One of the obvious sequels of the events that took place in the autumn of 2017 in Catalonia is the prominence that the judiciary has acquired since then, and how the logical and necessary balance between the powers of a state has been totally upset. The inaction of Mariano Rajoy as prime minister when it came to responding politically to all the demands of the Catalan independence movement, and his international failure when faced with the ballot boxes in the referendum of 1st October led to the deep state taking a step forward, which materialized on 3rd October in the speech of king Felipe VI and a realignment of state powers. No one doubts today that the judiciary has achieved a preeminent position in power, above that of the legislature and the executive. The independence movement is impacted by this on a day-to-day basis, with absolutely senseless court sentences and repression ongoing without any end in sight, since the Spanish state - whether through the Supreme Court, the National Audience, the Catalan High Court, Barcelona's 13th court or the Court of Auditors - constantly digs out new cases with which new proceedings can be initiated and new people investigated.
This anomalous situation for a judiciary, omnipotent and omnipresent, cannot, of course, be contented by dominating only in Catalonia. Why not also in Spain? Why not seize the moment to take its power struggle into a head-to-head duel with the government of Pedro Sánchez and Pablo Iglesias (now, Yolanda Díaz)? The time for this has arisen in the worst circumstances for the Spanish executive, which for some time now has seemed disoriented, and with the government's almighty guru Iván Redondo lost in his permanent polls. With a Sánchez who is engaged in a fight with Isabel Díaz Ayuso for power in the Community of Madrid in which he has much to lose, a Pablo Iglesias in his role as a candidate who seems to want to fire off his last cartridge in the election of May 4th and a right that is more emboldened than ever.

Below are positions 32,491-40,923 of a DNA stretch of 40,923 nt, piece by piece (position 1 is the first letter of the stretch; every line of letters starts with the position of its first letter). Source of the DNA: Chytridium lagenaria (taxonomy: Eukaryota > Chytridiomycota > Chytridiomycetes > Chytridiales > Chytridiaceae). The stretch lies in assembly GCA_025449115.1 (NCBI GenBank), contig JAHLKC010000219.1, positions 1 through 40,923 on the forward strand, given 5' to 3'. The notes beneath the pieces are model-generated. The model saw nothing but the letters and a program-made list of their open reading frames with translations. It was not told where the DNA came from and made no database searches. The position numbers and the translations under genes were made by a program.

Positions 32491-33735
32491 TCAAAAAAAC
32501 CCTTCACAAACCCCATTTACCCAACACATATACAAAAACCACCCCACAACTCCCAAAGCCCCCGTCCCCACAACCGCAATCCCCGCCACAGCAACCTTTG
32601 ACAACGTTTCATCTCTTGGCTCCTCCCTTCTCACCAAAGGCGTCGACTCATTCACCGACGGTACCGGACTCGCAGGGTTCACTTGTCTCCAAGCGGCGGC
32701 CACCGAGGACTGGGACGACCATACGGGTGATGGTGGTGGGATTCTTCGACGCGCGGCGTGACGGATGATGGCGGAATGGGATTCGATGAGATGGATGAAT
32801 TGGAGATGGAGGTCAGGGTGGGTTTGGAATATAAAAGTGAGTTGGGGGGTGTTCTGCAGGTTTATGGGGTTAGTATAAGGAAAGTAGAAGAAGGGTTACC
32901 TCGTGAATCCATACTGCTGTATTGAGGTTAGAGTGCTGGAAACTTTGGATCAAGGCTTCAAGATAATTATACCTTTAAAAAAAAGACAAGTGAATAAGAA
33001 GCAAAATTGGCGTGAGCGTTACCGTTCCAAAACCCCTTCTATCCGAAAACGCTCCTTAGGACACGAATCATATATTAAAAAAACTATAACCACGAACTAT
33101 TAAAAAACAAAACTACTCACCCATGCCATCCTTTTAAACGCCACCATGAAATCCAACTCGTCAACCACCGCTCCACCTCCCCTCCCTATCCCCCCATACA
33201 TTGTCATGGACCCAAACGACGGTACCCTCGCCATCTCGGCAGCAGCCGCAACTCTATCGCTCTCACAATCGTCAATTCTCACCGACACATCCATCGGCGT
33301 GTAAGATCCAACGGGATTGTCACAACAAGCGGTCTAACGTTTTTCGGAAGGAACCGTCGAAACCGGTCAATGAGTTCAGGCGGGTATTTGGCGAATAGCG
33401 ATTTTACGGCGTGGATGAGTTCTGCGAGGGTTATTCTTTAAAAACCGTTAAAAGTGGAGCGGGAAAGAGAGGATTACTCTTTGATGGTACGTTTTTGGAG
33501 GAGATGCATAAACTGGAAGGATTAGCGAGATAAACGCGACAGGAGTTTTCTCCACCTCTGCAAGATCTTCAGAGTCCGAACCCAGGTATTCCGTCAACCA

It is no joke for more than 2,500 Spanish judges to go to the EU and accuse the Spanish government before the Commission of risking a serious violation of the rule of law. The Professional Judges Association (APM), the Francisco de Vitoria Judicial Association (AJFV) and the Independent Judicial Forum (FJI) - that is, three of the four associations of Spanish judges, the absent one being Judges for Democracy - are asking the European Commission to initiate the procedure set out in Article Seven of the Treaty on European Union to sanction a Member State for violating core EU values such as human rights or the rule of law. Which, depending on the resolution, could mean that Spain would face the loss of voting rights in the European Council. I doubt that it will reach this point, but just in case the image of Spain abroad was not sufficiently damaged already, this is all that was needed.
The political capital that Pedro Sánchez has burnt since he won the no-confidence motion against Mariano Rajoy is something unparalleled in recent years. The permanent failure to comply with every accord he has made leaves him in a no man's land, in which any approach made to reach a deal with him ends up becoming a highly toxic operation. In this battle, the judges' argument is in general not justified, as the Spanish Parliament must be able to decide how to renew its highest governing body, the General Council of the Judiciary. However, the executive's clumsy way of doing things, unable to negotiate when it cannot impose its ideas, hands the judiciary a trump card it can play against the political powers.
The Spanish government is having to take its own medicine, after handing over political power to the judiciary at a certain moment in order to save its skin because of its repeated inability to act politically. And errors have their price.